What roles or skills are you finding (or anticipate to be) the most difficult to fill? Given the Enterprise Platforms that I oversee, we continue to find it difficult to find certain specialty skills like Salesforce CPQ, Oracle Cloud, and Manhattan Scale.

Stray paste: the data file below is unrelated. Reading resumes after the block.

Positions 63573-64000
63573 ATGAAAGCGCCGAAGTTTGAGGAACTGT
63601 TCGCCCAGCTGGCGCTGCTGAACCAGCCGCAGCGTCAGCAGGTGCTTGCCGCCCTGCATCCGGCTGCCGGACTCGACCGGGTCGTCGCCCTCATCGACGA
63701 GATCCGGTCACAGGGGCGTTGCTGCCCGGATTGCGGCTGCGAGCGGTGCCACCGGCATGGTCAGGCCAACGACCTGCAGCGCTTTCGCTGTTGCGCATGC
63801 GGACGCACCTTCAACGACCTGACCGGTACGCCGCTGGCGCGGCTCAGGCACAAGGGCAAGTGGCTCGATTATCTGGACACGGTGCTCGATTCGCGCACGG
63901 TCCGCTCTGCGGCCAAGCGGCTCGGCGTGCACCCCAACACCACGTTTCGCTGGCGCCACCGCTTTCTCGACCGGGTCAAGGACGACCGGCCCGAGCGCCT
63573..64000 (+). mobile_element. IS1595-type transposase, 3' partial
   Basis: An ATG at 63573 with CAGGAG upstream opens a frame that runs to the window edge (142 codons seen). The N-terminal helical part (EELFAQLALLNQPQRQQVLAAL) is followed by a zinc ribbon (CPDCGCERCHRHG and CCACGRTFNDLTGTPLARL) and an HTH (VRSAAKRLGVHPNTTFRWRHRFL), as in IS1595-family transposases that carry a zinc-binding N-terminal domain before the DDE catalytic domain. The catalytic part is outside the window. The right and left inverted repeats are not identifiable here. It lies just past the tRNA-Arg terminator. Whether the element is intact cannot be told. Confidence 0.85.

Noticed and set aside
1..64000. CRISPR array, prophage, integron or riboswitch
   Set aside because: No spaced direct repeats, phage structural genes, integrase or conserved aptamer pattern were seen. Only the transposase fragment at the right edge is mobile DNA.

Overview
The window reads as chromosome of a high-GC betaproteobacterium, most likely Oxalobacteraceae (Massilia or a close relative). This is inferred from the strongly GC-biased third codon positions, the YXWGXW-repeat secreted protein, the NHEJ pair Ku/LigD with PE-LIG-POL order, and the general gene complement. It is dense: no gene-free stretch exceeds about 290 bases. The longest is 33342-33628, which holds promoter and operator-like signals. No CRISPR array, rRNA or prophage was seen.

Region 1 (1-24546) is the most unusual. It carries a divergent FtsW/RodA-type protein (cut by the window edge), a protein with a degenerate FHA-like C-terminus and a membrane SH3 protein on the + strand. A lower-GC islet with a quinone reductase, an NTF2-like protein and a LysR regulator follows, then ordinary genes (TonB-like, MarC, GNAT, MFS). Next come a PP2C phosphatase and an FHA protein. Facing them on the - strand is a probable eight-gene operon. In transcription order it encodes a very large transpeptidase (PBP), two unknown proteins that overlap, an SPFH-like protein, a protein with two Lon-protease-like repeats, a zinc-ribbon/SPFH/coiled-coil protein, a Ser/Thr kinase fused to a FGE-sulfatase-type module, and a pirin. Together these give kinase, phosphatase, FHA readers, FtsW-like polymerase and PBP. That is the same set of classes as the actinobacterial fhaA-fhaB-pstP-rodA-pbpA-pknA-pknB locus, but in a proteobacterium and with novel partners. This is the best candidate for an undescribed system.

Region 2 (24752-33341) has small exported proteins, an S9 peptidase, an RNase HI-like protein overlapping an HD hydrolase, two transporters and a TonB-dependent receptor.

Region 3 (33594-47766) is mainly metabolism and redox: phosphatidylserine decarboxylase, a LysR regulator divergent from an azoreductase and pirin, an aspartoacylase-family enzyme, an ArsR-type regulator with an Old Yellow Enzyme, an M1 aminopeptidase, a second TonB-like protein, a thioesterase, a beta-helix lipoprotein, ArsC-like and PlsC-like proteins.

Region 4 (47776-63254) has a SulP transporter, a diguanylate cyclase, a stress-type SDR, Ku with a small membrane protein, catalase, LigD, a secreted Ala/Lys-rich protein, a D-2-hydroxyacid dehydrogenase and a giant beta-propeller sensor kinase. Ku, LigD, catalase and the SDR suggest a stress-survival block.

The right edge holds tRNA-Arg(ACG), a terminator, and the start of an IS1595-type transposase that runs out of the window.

What's the best career advice you ever received? It was still pretty early in my career, but I was advancing and taking on more responsibility across multiple accounts. I began finding it harder to keep up with all of the different domains and technologies I was starting to get introduced to in a very deep, meaningful way as I had done previously when I was on a single account. At the time, my mentor at the time introduced me to the concept of being “T-Shaped” in how I approached learning new skills. He advised me to learn many new things at a surface level depth, enough to help me understand and even lead client sessions. Then pick one of those new skills and do a deep dive on it so I could design processes, architect solutions, write code, etc. After I felt proficient, I rotated the surface level skills and deep dive skill as I saw fit. Over time, this approach led to even more depth in the surface level skills, and allowed me to connect dots in the deep dive skills and explore new areas that I previously missed. I still follow this approach, but I have introduced functional skills into the mix.